2011 - %3, September

Fear and Loathing in Congo

| Thu Sep. 29, 2011 6:00 AM EDT

The feature on war criminals in the Democratic Republic of the Congo that I reported this spring is out. In honor of its publication, I'd like to share a scene that was in my notes but that didn't end up in the final product. Like the outtake from the time I was on camera for PBS and ripped a five-inch hole in the crotch of my pants. Except this one's less funny because it's about murder. Also Hall & Oates.

The story: My translator Joey and I are interviewing a slew of witnesses and sources who are running for their lives because, they say, International Criminal Court-indicted warlord Bosco Ntaganda is threatening to kill them. I'm so paranoid that when one of Ntaganda's colonels says something possibly innocuous to me, I think maybe he's actually telling me he's been following me, and Joey's having paranoid nightmares that the colonels will come after us in our hotel, and one of my Congolese drivers nearly throws me off a motorbike while whipping around to see if he's being tailed.

That's all in the feature. Not included, however, is one of my sources warning me not to write anything about Ntaganda until I've left the country. Don't worry, I tell him; we'll delay running any stories until at least my arrival in Uganda. He shakes his head. Uganda is right next door, and the bad guys have alliances there. "They could easily kill you in Uganda," he says, not because he is being dramatic, but because he's been chased farther across the continent than that. Then one morning, some suspected assassination-plotters we've met call my cell: "Hey! Just want to say hello! See what you're up to!" That's the deleted lead-up to this deleted scene.

I go upstairs to my hotel room and put my iPod on shuffle, and it picks "Private Eyes." They're watching you. They see your evvvvveryyy moooove. I stop dead in my tracks on my way into the bathroom, toothbrush in hand. Oh I see you, oh I see you, private, private, private eyes, girl. I look out the wide window for something awry in the empty lot next door, turn toward the door and watch it hard, trying to intuit what might be on the other side in the dark hallway where the lights never, ever work, just for a second, before laughing and congratulating myself for not believing in signs and letting the paranoia paralyze me. Though that's easy for me to say. I'm leaving tomorrow.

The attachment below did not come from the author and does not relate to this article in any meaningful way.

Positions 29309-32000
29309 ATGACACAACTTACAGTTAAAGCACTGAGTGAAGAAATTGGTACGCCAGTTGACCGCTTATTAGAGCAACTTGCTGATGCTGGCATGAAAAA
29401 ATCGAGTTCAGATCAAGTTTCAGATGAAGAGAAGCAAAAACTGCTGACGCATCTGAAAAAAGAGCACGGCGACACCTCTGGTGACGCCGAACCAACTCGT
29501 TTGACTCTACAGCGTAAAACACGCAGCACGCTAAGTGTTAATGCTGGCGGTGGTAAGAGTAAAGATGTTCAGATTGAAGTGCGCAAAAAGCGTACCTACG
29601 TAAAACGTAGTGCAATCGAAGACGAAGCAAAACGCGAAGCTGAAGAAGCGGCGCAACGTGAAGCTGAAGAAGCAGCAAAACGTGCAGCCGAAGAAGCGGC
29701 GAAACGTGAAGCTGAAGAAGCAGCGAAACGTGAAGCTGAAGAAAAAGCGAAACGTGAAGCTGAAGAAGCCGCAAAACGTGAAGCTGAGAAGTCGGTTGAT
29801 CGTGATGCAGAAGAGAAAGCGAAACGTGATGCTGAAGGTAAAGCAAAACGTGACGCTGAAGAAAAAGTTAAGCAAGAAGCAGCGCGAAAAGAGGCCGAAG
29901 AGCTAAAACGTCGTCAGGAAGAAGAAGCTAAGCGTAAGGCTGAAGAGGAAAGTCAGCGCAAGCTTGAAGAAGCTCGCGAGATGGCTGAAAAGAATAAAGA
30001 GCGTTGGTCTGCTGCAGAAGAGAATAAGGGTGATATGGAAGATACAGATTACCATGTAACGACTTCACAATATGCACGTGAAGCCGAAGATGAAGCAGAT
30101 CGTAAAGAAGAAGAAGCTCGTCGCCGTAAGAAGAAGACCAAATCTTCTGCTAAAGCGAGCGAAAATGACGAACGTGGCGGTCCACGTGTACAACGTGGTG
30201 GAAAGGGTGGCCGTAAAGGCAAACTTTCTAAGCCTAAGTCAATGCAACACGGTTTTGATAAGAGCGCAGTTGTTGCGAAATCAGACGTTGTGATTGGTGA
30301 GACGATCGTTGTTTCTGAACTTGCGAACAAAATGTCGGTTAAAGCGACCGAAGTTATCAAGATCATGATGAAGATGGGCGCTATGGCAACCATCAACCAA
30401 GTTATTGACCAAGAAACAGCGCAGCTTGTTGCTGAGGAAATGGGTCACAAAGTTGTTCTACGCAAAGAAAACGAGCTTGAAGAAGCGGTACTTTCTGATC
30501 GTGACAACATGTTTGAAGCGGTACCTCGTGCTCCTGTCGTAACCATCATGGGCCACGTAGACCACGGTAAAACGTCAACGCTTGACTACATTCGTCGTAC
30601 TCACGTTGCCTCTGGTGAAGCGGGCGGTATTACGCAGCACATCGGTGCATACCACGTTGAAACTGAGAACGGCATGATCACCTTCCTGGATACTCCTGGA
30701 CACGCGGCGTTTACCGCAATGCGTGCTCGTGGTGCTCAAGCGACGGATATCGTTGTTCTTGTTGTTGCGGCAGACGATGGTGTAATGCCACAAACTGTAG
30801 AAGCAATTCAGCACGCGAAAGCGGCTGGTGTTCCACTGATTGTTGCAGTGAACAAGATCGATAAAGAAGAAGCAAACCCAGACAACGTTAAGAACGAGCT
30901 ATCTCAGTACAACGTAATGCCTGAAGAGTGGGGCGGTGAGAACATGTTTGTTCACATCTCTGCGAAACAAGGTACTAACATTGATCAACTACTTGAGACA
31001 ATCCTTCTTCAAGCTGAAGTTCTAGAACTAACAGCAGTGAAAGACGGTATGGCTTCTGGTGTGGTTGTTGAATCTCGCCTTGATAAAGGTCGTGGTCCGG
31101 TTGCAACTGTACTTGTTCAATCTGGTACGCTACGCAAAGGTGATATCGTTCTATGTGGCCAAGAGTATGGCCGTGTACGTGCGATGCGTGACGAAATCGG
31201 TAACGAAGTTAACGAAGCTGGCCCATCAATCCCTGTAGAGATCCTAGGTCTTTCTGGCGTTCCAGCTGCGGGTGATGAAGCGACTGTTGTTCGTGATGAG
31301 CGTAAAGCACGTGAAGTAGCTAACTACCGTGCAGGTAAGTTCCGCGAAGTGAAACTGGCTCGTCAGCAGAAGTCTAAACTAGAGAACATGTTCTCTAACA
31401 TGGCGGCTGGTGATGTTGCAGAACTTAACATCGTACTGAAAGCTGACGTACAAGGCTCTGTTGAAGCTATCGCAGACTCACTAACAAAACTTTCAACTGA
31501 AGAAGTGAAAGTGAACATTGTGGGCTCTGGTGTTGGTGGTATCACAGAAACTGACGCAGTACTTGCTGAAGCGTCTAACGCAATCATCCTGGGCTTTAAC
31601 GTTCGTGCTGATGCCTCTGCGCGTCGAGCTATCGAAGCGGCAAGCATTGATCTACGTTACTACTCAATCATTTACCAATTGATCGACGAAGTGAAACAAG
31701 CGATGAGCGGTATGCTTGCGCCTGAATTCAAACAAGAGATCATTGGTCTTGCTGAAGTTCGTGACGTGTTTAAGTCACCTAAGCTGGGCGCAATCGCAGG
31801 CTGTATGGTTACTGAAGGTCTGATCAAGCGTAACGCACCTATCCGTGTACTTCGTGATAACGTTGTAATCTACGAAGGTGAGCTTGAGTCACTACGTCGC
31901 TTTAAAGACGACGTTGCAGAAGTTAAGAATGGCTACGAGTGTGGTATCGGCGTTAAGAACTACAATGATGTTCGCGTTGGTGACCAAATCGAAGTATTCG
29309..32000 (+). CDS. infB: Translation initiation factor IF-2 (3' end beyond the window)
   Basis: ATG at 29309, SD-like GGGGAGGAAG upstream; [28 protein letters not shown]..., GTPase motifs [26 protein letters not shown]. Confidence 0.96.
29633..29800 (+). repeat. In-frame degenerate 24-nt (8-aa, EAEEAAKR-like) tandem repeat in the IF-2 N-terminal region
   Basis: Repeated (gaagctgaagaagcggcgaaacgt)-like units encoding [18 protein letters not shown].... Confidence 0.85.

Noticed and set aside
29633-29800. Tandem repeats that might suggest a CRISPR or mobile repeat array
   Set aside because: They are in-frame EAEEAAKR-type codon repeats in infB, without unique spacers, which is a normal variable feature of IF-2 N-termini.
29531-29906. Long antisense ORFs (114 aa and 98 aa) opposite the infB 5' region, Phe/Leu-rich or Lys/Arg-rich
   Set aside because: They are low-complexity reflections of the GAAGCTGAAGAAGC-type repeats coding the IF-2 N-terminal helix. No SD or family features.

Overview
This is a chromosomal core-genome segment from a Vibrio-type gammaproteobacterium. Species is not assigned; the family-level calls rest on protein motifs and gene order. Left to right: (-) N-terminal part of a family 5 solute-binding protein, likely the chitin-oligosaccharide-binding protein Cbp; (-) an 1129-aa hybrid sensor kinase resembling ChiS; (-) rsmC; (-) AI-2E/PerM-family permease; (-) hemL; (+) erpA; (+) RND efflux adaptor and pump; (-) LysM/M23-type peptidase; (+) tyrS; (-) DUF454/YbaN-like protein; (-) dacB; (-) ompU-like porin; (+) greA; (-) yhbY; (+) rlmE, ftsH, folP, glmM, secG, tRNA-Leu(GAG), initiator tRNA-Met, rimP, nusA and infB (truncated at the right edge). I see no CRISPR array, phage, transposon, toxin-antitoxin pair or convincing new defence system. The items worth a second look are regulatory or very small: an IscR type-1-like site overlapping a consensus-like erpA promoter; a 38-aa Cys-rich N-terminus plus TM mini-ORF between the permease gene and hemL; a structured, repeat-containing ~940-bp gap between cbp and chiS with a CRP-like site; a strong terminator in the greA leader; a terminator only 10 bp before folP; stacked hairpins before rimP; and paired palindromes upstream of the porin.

Anyway, there's a lot of extremely brave Congolese trying to live their lives and tell their stories despite imminent danger. Read the whole story here. (And while you're at it, check out this related photo essay about the war on Congo's women.)

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Ohio Could Become Most Anti-Choice State Yet

| Wed Sep. 21, 2011 2:20 PM EDT

Yesterday, hundreds of people rallied at the Columbus, Ohio, statehouse in support of the so-called "Heartbeat Bill," the pending legislation that could crown Ohio as home of the strictest abortion law in the country. The law would, except in cases of extreme medical emergency, make it illegal to terminate a pregnancy once a fetal heartbeat can be detected, i.e., as early as six weeks after conception (i.e., probably before you've realized you're pregnant). It's so strict that even Ohio Right to Life isn't supporting it, saying there's no way it's going to hold up in court, because it's totally unconstitutional.